All short-term rental operators in Fremont will be required to obtain a no-cost STR permit from the city's Community Development Department. Existing STRs with a business tax ID number will have until December 31, 2024 to submit their permit applications once the ordinance is approved.

The specific required documents for the STR permit are still being determined, but based on other California cities, hosts will likely need to provide:

  • Property address
  • Property owner authorization if not the applicant
  • Local contact person information
  • Site plan or floor plan
  • Parking information
  • Safety certifications (smoke detectors, fire extinguishers, etc)
  • Guest information materials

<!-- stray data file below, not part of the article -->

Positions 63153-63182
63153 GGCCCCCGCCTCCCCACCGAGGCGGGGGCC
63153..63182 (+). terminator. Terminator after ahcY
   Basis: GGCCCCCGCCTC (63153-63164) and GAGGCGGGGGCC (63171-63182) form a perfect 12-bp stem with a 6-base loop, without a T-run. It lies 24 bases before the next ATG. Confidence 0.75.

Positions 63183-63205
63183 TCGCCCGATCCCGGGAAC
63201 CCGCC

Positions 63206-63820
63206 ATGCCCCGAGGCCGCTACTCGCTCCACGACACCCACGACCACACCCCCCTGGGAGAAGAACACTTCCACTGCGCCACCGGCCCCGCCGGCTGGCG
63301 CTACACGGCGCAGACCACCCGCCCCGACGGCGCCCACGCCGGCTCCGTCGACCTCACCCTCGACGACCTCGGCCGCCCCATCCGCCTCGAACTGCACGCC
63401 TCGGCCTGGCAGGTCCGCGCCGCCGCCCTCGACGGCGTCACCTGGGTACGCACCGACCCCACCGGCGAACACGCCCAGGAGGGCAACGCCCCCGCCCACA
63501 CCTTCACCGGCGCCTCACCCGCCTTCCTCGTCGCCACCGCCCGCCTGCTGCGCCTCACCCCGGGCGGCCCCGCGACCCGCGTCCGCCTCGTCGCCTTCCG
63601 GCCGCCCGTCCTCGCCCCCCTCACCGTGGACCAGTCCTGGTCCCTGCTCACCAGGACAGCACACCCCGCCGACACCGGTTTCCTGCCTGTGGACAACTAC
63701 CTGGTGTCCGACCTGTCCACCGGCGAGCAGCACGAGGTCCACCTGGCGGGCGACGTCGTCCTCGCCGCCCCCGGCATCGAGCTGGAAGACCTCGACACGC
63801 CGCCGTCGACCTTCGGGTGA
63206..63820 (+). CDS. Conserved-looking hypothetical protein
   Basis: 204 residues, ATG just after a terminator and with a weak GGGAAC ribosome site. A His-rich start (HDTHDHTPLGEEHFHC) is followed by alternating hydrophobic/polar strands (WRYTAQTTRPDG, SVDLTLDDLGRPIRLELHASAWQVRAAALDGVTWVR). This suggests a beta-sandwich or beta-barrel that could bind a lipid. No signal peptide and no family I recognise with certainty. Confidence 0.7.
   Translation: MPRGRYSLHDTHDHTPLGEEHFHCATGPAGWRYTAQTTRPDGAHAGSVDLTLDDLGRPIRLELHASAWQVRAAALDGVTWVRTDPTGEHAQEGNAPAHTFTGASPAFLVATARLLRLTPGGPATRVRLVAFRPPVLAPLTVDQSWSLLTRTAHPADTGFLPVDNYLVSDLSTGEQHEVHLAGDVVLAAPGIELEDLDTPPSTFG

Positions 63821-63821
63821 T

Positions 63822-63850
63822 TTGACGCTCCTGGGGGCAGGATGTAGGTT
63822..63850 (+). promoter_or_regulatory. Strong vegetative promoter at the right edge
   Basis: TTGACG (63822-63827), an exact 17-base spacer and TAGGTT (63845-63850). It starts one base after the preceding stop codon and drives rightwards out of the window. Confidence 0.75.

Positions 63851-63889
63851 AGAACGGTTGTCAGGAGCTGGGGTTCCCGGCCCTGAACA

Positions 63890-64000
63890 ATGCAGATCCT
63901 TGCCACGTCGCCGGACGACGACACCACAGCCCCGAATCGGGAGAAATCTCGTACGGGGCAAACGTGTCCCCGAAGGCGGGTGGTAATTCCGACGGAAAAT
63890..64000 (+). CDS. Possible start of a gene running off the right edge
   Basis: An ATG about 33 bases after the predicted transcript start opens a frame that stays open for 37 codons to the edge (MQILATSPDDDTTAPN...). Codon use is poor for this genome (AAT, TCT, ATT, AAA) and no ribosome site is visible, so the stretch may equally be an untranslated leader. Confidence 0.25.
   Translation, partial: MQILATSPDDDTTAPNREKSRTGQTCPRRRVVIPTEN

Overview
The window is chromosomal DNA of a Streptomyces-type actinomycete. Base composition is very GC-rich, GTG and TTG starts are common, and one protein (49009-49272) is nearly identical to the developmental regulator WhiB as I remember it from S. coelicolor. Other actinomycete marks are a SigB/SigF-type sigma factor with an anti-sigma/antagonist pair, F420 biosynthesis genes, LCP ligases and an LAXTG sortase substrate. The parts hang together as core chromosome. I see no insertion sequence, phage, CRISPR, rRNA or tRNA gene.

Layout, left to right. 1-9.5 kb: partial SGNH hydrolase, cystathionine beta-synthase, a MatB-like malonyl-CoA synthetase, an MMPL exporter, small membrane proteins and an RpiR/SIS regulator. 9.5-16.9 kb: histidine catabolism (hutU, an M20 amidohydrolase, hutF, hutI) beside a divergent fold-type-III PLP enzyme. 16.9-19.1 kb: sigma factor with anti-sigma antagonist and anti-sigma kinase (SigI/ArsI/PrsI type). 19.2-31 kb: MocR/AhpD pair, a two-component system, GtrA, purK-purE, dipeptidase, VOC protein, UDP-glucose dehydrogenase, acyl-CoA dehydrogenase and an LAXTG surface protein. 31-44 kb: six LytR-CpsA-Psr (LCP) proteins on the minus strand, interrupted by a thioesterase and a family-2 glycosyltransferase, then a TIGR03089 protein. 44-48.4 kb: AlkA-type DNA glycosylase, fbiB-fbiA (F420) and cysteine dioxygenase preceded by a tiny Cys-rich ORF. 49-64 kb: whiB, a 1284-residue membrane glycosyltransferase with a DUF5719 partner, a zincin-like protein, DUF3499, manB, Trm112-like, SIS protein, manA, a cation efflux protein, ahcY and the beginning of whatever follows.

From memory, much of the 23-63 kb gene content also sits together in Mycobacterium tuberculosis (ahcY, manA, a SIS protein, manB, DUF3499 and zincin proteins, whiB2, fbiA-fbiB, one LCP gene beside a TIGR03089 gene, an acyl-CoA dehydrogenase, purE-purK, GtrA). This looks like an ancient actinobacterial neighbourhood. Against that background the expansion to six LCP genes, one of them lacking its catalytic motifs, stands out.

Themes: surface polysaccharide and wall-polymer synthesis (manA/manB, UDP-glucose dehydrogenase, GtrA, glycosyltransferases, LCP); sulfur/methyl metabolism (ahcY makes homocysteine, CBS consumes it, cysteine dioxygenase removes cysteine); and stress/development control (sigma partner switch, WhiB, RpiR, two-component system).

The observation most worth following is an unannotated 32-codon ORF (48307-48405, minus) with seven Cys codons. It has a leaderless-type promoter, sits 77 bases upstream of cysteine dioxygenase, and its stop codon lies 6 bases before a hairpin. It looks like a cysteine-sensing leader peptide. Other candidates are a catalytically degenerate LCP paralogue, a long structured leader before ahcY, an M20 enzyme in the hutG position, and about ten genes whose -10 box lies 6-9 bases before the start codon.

• Proof of liability insurance
  • Transient Occupancy Tax certificate

Hosts will not be able to have more than one STR in Fremont. Only one STR will be allowed at a time per dwelling, with a maximum of two guests per bedroom. The STR must be the host's primary residence, and they must live there for at least 9 months per year.

Permits will be valid for one year and must be renewed annually. The city may conduct inspections before issuing or renewing a permit to ensure compliance with building and safety codes. Permit numbers must be included on all STR listings.

Fremont Short Term Rental Taxes

Short-term rental operators in Fremont will be subject to the city's Transient Occupancy Tax of 10%. This tax applies to stays of 30 nights or less.Hosts are responsible for collecting the tax from guests and remitting it to the city on a monthly basis. They must also obtain a Transient Occupancy Tax certificate as part of the STR permit process.

The current minimum combined sales tax rate in Fremont is 10.25%, which includes state, county and city sales taxes. However, this does not apply to short-term rentals, which are instead subject to the 10% Transient Occupancy Tax.